Property and Freedom Podcast, Episode 195.
This talk is from the 2018 Annual Meeting of the Property and Freedom Society. Stephan Kinsella (USA), International Law Through A Libertarian Lens. Powerpoint slides embedded below.
Also podcast at: KOL250 | International Law Through a Libertarian Lens (PFS 2018).
Related material: see material linked in the above slides, including:
- Kinsella, On the UN, the Birchers, and International Law
- Rubins, Papanastasiou & Kinsella’s International Investment, Political Risk, and Dispute Resolution: A Practitioner’s Guide, Second Edition (Oxford, 2020)
- KOL001 | “The (State’s) Corruption of (Private) Law” (PFS 2012)
- International Law MOOC (Youtube)
- Sovereignty, International Law, and the Triumph of Anglo-American Cunning | Joseph R. Stromberg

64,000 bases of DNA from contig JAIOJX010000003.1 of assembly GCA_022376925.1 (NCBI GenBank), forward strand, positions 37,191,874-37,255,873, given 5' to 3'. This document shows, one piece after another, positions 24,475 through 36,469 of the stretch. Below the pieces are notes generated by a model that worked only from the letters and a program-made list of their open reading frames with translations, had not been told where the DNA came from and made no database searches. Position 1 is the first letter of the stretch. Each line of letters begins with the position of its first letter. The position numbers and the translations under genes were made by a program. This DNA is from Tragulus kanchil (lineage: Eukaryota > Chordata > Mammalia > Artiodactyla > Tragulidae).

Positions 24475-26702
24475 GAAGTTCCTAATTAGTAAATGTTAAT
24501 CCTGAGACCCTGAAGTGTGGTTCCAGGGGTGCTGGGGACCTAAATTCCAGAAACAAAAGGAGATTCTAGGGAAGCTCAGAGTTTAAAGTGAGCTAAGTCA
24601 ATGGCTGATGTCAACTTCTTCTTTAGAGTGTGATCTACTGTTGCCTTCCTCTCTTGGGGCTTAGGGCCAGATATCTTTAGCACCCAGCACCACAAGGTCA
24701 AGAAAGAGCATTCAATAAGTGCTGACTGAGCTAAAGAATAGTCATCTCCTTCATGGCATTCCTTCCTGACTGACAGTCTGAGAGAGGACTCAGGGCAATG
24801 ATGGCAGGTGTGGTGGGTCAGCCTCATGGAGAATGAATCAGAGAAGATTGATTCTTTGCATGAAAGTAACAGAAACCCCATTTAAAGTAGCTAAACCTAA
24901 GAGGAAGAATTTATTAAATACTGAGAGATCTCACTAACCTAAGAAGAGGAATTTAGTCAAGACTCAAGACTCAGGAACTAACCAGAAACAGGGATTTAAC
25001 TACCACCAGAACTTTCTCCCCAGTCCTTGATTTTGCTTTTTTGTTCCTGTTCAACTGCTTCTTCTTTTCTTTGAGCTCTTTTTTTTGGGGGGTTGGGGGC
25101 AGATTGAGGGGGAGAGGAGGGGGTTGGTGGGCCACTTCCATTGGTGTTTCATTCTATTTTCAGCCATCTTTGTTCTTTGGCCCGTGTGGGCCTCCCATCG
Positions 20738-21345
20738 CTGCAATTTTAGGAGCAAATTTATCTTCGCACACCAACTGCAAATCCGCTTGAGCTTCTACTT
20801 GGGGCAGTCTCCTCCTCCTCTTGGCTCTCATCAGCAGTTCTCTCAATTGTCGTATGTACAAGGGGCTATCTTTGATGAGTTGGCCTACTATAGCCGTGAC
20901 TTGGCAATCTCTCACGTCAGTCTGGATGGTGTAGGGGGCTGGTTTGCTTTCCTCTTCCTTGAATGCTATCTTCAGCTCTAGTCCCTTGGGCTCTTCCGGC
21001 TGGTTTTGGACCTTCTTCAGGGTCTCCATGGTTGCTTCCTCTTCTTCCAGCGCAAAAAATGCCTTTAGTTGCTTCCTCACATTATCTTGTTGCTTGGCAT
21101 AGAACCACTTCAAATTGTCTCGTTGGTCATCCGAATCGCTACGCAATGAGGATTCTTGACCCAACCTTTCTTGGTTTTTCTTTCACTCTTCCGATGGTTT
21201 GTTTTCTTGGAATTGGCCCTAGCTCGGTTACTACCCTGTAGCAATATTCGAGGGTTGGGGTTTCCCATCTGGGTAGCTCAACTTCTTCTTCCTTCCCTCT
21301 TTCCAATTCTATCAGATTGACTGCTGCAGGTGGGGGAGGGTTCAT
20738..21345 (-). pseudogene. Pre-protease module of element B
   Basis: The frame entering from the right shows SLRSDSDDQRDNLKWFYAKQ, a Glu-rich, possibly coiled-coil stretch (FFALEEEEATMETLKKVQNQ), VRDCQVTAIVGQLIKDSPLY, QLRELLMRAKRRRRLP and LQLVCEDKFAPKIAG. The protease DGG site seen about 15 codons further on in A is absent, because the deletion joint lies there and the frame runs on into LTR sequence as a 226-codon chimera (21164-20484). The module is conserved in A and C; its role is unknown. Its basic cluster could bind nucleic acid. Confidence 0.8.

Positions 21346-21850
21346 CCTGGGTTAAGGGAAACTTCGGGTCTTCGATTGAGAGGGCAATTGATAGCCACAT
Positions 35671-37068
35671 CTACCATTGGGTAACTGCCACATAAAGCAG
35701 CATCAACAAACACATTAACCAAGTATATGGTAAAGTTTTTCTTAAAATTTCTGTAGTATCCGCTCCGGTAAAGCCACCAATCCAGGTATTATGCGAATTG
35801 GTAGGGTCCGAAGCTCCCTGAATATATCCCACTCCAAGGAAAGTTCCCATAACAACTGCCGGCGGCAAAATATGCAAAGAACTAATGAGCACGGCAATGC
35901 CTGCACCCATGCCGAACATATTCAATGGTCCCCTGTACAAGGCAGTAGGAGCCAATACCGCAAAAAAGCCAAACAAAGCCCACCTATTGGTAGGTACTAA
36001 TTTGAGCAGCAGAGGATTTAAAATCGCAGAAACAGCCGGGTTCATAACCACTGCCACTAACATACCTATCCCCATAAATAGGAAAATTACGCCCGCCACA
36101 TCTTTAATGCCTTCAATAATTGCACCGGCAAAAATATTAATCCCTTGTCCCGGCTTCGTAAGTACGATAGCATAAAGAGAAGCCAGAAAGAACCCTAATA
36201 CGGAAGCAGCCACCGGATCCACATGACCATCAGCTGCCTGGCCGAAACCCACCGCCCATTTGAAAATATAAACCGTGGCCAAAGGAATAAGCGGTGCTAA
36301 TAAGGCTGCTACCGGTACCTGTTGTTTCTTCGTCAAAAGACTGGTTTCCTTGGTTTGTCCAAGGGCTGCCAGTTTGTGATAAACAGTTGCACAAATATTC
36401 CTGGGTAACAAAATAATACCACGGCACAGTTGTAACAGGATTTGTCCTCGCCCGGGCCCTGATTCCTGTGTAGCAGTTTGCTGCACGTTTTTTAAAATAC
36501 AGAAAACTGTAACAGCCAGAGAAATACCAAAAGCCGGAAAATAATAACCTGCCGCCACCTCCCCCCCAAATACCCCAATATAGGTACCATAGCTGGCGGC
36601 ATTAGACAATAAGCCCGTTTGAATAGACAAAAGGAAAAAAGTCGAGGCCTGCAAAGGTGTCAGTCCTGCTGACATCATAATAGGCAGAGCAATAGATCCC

- Rosalyn Higgins, Problems and Process: International Law and How We Use It (Clarendon, 1994)
- Mark Janis, International Law (7th Ed. 2018)
- Restatement (Third) of the Law, The Foreign Relations Law of the United States (1987), HeinOnline, Westlaw (not online)
- American Society of International Law (ASIL), Electronic Information System for International Law (EISIL)
- M.N. Shaw, International Law (7th Ed. 2017)
- Ian Brownlie (Crawford), Principles of Public International Law (1966) (8th ed., 2012)
Update: See also my International Law, Libertarian Principles, and the Russia-Ukraine War; and Murray Rothbard, “Just War,” in John Denson, ed., The Costs of War:
Much of “classical international law” theory, developed by the Catholic Scholastics, notably the 16th-century Spanish Scholastics such as Vitoria and Suarez, and then the Dutch Protestant Scholastic Grotius and by 18th- and 19th-century jurists, was an explanation of the criteria for a just war. For war, as a grave act of killing, needs to be justified.
… Classical international law … should be brought back as quickly as possible.